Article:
Tuesday, December 22, 2015
They'd Rather Have Barabbas
“Then led they Jesus from Caiaphas unto the hall of judgment: and it was early; and they themselves went not into the judgment hall, lest they should be defiled; but that they might eat the passover. “ (John 18:28)
While the Hebrew word for Passover refers to the specific meal on the fourteenth of Nissan, the Greek word refers to both the Passover and the seven day Feast of Unleavened Bread. The day after Passover, was the first day of the feast. It was to be a holy convocation, a day given to the Lord. Some have taught that because it was a Sabbath the Jews had to wait a day after Jesus Arrest before the trial while others have taught that he was arrested a day earlier and crucified on the day of the Passover.
John makes it very clear they did not postpone the trial and both theories are incorrect. While the first day of unleavened bread was a holy convocation, a day when they were to avoid coming in contact with things that were polluted, it was not a Sabbath, and they were able to conduct business more or less as usual. The Jews considered the Roman court as polluted and refused to enter it, but they took Jesus there as soon as it opened.
“Pilate then went out unto them, and said, What accusation bring ye against this man?
They answered and said unto him, If he were not a malefactor, we would not have delivered him up unto thee.
Then said Pilate unto them, Take ye him, and judge him according to your law.
The Jews therefore said unto him, It is not lawful for us to put any man to death: That the saying of Jesus might be fulfilled, which he spake, signifying what death he should die.
Then Pilate entered into the judgment hall again, and called Jesus, and said unto him, Art thou the King of the Jews?” (John 18:29-33)
Because the Jews refused to enter the judgment hall, Pilate came out to enquire what Jesus was accused of. They offered no explanation, simply saying they wouldn’t have brought if he wasn’t guilty. They hoped Pilate would just order him executed on their word, or that he would authorize them to execute him without question. Pilate told them to enforce their own laws, and they reminded him that they were prohibited from executing a person without Roman approval. The Jewish method of execution was stoning. Because his execution would be conducted under Roman authority rather than Jewish, Jesus would be crucified, fulfilling Jesus’ prophecy in Matthew 20:18-19, “Behold, we go up to Jerusalem; and the Son of man shall be betrayed unto the chief priests and unto the scribes, and they shall condemn him to death, And shall deliver him to the Gentiles to mock, and to scourge, and to crucify him: and the third day he shall rise again.” Pilate then took Jesus into the court for further questioning. He was familiar with the talk around town, and the traditions of the Messiah, and asked Jesus if he was the king of the Jews as many thought.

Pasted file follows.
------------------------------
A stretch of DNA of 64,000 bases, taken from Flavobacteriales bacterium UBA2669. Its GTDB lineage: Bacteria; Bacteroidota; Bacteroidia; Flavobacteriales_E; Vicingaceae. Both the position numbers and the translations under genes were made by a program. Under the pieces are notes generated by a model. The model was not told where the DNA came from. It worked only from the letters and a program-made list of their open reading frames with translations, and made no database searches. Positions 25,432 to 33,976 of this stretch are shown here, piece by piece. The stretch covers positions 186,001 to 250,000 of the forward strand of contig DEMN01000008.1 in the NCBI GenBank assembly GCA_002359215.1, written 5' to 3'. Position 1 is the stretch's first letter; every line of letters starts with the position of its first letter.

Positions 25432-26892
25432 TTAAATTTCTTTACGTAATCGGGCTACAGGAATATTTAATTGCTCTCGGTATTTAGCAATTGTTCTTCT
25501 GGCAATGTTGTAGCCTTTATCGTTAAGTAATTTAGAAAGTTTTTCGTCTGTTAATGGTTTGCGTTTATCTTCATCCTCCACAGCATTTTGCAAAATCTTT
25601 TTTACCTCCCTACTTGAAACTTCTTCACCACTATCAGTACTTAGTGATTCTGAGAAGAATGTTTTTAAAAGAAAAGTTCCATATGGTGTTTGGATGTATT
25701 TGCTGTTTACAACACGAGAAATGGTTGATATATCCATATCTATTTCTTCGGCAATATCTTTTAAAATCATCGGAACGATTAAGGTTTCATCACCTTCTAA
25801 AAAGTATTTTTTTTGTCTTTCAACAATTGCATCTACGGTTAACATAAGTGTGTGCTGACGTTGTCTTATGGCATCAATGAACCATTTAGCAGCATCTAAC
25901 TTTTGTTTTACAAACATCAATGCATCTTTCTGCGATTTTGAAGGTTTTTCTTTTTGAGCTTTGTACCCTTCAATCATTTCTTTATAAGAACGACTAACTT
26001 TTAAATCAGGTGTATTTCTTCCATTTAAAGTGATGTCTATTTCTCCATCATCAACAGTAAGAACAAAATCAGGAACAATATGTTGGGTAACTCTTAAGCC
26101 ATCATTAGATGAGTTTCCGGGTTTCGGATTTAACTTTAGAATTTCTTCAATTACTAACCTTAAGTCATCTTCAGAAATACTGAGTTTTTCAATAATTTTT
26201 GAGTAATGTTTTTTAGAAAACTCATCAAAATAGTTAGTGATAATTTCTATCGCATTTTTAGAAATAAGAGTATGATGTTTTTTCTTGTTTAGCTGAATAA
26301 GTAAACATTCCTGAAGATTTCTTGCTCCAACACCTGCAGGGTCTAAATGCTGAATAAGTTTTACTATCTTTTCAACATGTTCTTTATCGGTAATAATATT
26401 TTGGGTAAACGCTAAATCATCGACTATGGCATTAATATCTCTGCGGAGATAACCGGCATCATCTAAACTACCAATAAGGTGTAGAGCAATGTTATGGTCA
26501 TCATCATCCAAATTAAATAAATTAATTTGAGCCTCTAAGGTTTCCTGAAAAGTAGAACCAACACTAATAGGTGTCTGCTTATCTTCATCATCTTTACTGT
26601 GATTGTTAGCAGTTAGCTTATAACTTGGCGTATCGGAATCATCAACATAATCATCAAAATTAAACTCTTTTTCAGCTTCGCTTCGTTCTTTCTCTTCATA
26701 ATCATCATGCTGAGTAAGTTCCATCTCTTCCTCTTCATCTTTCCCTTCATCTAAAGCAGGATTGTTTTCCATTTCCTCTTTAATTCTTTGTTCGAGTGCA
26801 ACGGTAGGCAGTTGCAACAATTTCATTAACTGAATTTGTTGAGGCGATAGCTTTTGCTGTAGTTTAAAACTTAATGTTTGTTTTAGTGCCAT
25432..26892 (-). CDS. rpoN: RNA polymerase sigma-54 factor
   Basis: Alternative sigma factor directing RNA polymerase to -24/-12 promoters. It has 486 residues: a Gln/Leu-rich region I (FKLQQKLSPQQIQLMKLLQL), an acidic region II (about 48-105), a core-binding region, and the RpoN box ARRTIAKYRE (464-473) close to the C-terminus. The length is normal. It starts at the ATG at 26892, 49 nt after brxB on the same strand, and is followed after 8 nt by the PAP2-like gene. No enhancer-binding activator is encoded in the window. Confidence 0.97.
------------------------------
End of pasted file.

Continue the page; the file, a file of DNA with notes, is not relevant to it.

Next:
“Jesus answered him, Sayest thou this thing of thyself, or did others tell it thee of me?
Pilate answered, Am I a Jew? Thine own nation and the chief priests have delivered thee unto me: what hast thou done?
Jesus answered, My kingdom is not of this world: if my kingdom were of this world, then would my servants fight, that I should not be delivered to the Jews: but now is my kingdom not from hence.
Pilate therefore said unto him, Art thou a king then? Jesus answered, Thou sayest that I am a king. To this end was I born, and for this cause came I into the world, that I should bear witness unto the truth. Every one that is of the truth heareth my voice.” (John 18:34-39)
Jesus asked Pilate whether he was asking because he really wanted to know or if he was asking because the Jews had put him up to it to try to justify his execution. Pilate responded that he was not a Jew and didn’t just follow the priest’s orders. He wanted to know what had actually happened. After all, it was those Jews who were making the complaint.
Jesus made the point that his kingdom was a spiritual kingdom, and not a physical one, As a result, it offered no competition to the Roman government. That he was offering no resistance and there was no force trying to prevent his arrest and execution was the best proof possible he was not a threat to the Roman Empire. Pilate asked if truly were king and Jesus explained that in the worlds eyes he appeared as a king but that he came to teach the truth, and that those who were interested in what was right would come to him.
“Pilate saith unto him, What is truth? And when he had said this, he went out again unto the Jews, and saith unto them, I find in him no fault at all. But ye have a custom, that I should release unto you one at the passover: will ye therefore that I release unto you the King of the Jews?
Then cried they all again, saying, Not this man, but Barabbas. Now Barabbas was a robber.” (John 18:38-40)
Pilate then asked what right is. Was it right to free Jesus, knowing it would almost certainly cause a revolt, or was it better to let them have their wan and kill an innocent man to protect other people. He then went out to the Jews and said he could find no evidence of wrong doing to justify Jesus execution. In a sudden fit of inspiration he offered them a choice. It had become a custom that each year a political prisoner was released during the Passover week. He offered them a choice between Jesus and the most hated prisoner they had. Barabbas Was a known thief and gang leader who had caused several riots, and had been arrested for murder. Nobody in their right mind wanted Barabbas free. One can only imagine his shock when they demanded Barabbas be freed instead of Jesus. His effort to save Jesus had failed.